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What makes a British name British?..and other questions about Anglo names answered.

posted by: Elea View all posts by this author

By Eleanor Nickerson, British Baby Names

What names are quintessentially ‘British’?

I see this question a lot but it’s a hard one to pin down. Do we mean solely British in origin, or only British in use? When Prince George was born our media heralded it as a “quintessentially British” name — and why not? We’ve had numerous kings bear the name, and it’s even the name of the patron saint of England. But George was originally a Greek name, brought late into our Royalty by German Hanovarians. Ask many Americans and the first George they think of is Washington or Bush.

For me, the quintessentially British names are those which are very familiar to us as a nation, that have been or are currently popular, but are little used in America, Canada, Australia and other English-speaking countries. Names such as Nicola – our darling of the 70s – Darcy, Imogen, Poppy, Freya, Alfie, Jenson, Gareth, Alistair and Finlay.

What names are ‘trendy’ in Britain?

The most common formula for a popular British name at the moment is two syllables + ‘ee’ ending. The examples of these are numerous, from the classic Lucy and Henry, diminutive Molly and Alfie, surname Darcy and Riley to vintage Ruby and Stanley.
Two syllable -a endings take second place for girls (Isla, Ava, Mia, Freya, Eva, Lola) while boys also have -n endings (Ethan, Mason, Jenson, Logan, Reuben).

I know there is a difference between England, Wales, Scotland and Northern Ireland, but is there really much of a name difference? Aren‘t they all just ‘British names’?

Yes and no. Essentially, the majority of the most popular names in England are the same as those in Wales, Northern Ireland and Scotland. Olivia, Sophie, Isla, Jack, Harry and Charlie and the like can all be called ‘popular British names.’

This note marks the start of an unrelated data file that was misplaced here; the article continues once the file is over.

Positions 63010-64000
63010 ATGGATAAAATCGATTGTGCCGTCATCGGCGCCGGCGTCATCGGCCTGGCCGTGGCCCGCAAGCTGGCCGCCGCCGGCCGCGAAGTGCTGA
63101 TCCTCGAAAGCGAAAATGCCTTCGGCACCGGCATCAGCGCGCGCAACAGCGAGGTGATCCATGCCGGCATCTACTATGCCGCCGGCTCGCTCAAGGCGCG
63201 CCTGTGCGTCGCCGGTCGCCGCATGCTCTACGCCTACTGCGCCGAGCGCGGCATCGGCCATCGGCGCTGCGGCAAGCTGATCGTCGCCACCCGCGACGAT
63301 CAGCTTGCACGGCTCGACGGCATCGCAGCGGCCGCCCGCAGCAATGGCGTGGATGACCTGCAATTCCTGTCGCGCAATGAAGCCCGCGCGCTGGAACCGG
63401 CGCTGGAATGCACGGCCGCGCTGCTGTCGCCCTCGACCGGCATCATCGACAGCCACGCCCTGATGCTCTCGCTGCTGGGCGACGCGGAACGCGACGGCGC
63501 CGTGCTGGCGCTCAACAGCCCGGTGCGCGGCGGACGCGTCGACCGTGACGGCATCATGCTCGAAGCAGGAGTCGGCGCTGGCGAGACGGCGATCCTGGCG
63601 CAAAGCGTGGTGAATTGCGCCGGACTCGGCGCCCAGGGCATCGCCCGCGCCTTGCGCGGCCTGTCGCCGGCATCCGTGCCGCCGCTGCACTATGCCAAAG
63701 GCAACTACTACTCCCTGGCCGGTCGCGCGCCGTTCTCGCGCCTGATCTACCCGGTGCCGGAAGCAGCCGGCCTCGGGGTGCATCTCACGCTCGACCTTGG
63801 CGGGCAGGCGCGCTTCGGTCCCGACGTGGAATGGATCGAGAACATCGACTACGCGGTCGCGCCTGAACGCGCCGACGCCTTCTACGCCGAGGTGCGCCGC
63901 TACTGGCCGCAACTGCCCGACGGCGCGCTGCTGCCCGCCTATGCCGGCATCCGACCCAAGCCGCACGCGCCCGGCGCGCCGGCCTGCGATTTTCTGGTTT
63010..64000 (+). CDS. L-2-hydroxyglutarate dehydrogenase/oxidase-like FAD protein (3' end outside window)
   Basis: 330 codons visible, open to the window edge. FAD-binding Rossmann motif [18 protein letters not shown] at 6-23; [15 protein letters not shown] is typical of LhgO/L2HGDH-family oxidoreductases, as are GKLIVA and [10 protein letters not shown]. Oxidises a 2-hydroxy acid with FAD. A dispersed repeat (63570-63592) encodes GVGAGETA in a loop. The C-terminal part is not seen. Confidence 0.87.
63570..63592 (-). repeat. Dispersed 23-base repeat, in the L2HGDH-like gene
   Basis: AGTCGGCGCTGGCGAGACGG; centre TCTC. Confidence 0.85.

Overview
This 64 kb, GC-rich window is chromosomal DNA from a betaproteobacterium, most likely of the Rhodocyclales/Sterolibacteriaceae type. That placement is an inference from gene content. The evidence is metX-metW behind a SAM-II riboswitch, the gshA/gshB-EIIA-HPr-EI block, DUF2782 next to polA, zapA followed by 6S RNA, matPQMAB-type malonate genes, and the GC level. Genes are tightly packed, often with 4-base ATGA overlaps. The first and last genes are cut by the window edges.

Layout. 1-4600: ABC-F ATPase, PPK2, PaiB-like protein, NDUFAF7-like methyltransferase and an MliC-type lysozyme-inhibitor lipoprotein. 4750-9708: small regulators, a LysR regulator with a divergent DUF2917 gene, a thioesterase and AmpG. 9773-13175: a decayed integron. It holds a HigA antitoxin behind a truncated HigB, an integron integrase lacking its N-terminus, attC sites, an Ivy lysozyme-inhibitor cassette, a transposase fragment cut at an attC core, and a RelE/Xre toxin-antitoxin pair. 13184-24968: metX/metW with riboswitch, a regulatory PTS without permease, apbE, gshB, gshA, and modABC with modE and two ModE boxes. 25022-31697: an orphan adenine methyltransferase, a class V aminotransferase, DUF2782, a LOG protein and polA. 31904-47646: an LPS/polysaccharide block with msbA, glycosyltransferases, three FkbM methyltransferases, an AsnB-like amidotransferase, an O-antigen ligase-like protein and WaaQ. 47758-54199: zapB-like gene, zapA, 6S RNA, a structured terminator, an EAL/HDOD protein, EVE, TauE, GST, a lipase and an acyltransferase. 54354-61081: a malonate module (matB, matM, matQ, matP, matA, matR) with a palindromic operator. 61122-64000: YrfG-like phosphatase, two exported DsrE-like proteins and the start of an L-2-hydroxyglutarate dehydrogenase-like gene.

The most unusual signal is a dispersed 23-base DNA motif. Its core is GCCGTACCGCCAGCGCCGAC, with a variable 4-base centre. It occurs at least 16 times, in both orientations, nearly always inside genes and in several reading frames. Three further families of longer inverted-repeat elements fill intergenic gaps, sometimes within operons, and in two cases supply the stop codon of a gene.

However, it is easy to fall into the trap that England = Britain. Scotland and Northern Ireland release their statistics separately to England and Wales, and even the latter have two separate top 100 lists. The following names have only appeared on one country’s top 100 list in recent years:

Wales:

Seren, Ffion, Mali, Lowri, Cadi, Carys, Nia, Elin, Efa, Cerys, Thea
Osian, Morgan, Gethin, Cai, Jaxon, Ioan, Ieuan, Eli, Iestyn

Scotland:

Eilidh, Iona, Carly, Mirren, Aria, Ayla, Harper
Harris, Brodie, Cooper, Murray, Fraser, Angus, Arran, Blair, Ross, Calvin, Hamish, Callan

England:

Maryam, Violet, Francesca, Victoria, Aisha, Beatrice
Charles, Stanley, Theodore, Hugo, Teddy, Felix, Albert

Northern Ireland:

Aoife, Caoimhe, Eimear, Clodagh, Farrah, Cora, Eabha, Saoirse, Meabh, Lara, Catherine, Lucia
Oisin, Darragh, Shea, Ronan, Odhran, Eoin, Caolan, Cillian, Lorcan, Niall, Daire, Tiernan, Cormac

What’s up with Jessica in the top 10?! It’s such an 80s name!